CROTON FALLS, N.Y. – Croton Falls’ Schoolhouse Theater has opened its doors to reveal comfortable new seats, a larger audience space, refurbished bathrooms, many backstage improvements and a new acoustics system that makes every actor’s every word clear to the very last row.
The season’s first play, “Ten Unknowns” by Jon Robin Baitz, is a four-role vehicle that gives each one of its performers the opportunity for a star performance. Originally produced at Lincoln Center starring Donald Sutherland, the play and its North Salem venue were covered Friday in The New York Times.
The play is a study of interactions among an aging artist, his young assistant, an ambitious art dealer and a young graduate student, who provides a catalyst for the others. One of the themes is the question, Where does art begin? In the artist’s mind? His life experience? Or when it reaches the canvas?
At Sunday’s matinee Talk-Back, Artistic Director Pamela Moller Kareman and the actors answered questions from the audience. One person asked, “How do you prepare yourself for the performance and what happens afterward?”
“Acting on stage is like being an athlete,” said Keith Barber, who plays Malcolm, the artist. “We have to warm up the same way. I warm my voice up and do speech drills for about a half hour, then I go through all my movements on the stage.”
Kareman pointed out that Sunday’s matinee was only the fourth performance. “We’re still working on it. Acting on stage is a very difficult art form. Every time you do it, it’s like doing it for the first time.”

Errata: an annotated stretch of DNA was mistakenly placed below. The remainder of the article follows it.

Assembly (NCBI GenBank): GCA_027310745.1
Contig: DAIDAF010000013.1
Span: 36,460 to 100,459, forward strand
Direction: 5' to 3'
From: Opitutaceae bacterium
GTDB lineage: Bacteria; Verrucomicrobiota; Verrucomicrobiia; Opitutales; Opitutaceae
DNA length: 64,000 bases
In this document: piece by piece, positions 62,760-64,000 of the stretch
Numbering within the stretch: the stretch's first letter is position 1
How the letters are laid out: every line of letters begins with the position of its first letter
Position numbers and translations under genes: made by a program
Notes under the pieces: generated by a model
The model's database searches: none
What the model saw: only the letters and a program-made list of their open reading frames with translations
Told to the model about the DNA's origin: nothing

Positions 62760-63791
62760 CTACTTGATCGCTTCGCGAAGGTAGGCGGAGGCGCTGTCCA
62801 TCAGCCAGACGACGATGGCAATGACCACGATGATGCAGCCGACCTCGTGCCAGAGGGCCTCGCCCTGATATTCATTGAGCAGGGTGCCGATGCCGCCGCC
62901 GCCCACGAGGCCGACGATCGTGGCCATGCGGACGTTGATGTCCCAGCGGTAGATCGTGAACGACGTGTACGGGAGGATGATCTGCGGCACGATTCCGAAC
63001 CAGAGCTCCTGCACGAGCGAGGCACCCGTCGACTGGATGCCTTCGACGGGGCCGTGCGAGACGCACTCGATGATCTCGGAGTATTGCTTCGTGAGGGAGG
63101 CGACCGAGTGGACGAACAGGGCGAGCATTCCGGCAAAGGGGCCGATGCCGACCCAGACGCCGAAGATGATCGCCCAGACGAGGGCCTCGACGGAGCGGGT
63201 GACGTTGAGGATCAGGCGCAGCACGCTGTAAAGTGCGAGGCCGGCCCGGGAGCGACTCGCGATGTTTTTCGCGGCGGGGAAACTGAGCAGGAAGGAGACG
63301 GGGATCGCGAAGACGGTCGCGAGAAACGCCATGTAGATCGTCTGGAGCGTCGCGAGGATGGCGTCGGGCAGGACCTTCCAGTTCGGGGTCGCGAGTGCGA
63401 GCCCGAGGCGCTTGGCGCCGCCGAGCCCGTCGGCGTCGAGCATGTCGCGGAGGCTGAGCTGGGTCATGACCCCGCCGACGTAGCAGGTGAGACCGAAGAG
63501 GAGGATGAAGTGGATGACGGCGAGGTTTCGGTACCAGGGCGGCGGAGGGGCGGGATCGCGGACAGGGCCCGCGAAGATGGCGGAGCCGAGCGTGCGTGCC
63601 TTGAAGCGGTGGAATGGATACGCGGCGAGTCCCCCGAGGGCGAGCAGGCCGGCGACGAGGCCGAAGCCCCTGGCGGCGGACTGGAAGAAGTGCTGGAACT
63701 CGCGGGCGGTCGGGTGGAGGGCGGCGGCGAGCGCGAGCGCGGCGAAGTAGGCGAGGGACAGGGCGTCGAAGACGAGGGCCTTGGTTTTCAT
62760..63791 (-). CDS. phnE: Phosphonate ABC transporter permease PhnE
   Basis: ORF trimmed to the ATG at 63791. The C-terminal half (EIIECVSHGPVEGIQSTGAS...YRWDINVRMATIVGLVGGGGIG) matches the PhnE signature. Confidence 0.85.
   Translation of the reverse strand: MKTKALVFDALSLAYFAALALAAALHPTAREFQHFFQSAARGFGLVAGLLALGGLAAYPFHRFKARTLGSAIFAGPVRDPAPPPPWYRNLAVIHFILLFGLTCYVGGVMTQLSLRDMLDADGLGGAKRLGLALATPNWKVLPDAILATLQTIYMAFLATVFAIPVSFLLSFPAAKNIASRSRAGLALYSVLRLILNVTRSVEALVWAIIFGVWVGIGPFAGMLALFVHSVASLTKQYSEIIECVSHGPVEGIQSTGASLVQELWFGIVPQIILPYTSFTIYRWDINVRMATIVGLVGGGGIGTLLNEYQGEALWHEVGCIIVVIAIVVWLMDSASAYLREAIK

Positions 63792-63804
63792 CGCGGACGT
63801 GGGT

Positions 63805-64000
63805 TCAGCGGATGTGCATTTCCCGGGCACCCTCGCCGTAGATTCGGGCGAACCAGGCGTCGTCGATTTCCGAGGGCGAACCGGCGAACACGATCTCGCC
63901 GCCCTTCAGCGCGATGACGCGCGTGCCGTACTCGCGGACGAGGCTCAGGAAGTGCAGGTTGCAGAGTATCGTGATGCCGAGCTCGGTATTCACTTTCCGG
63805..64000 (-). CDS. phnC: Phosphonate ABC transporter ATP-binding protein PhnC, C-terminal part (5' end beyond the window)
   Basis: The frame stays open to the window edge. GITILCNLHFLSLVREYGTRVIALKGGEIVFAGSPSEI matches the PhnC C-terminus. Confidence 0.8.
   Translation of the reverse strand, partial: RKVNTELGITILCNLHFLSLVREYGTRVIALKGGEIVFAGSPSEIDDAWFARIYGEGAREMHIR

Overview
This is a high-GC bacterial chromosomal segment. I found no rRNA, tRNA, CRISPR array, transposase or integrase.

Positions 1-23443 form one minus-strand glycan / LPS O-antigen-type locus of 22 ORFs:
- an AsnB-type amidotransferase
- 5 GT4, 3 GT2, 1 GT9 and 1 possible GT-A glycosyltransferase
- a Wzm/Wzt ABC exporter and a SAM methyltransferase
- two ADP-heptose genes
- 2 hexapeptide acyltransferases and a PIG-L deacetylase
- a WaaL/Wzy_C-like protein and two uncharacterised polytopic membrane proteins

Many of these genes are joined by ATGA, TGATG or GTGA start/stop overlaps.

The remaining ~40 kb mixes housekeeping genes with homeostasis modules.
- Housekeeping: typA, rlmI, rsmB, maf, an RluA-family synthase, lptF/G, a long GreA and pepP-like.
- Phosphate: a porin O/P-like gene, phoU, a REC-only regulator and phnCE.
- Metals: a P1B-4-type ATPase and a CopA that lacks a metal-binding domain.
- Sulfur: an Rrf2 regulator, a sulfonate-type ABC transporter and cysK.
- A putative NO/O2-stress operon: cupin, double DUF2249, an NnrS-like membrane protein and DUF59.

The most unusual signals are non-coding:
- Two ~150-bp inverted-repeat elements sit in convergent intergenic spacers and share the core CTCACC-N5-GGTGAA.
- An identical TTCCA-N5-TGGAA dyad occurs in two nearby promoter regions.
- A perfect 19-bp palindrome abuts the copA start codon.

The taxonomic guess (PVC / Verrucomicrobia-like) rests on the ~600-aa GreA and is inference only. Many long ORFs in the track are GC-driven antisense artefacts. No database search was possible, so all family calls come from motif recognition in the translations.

Hannah Wolfe, playing the student, Julia, said, “Before the show, you feel a blanket of concentration. Then you come out on the stage, you really need to let go. I feel very connected when I’m here because it’s one of the strongest ensemble casts I’ve ever been in, and the audience is very quiet and receptive.”
Barber agreed. “It’s an honor to work with this cast,” he said. “I feel I have a responsibility to them and to the author, the craft, the theater and the audience. It helps to feel that the audience is part of the journey. I wouldn’t have discovered what I did [about my role] without the audience being with us.”
In addition to its intimate auditorium, the Schoolhouse Theater has an art gallery that currently features the works of Tom Christopher and Michael Mapes.
The actors are all Equity members, and the artistic director doubles as director at Manhattan’s Neighborhood Playhouse. The Schoolhouse is just off Exit 8 of Interstate 684, and, thanks to the new design, there is ample parking.
“Ten Unknowns” concludes March 30. Tickets are $33 to $35. The Schoolhouse Theater is at 3 Owens Road, Croton Falls. For more information, call 914-277-8477.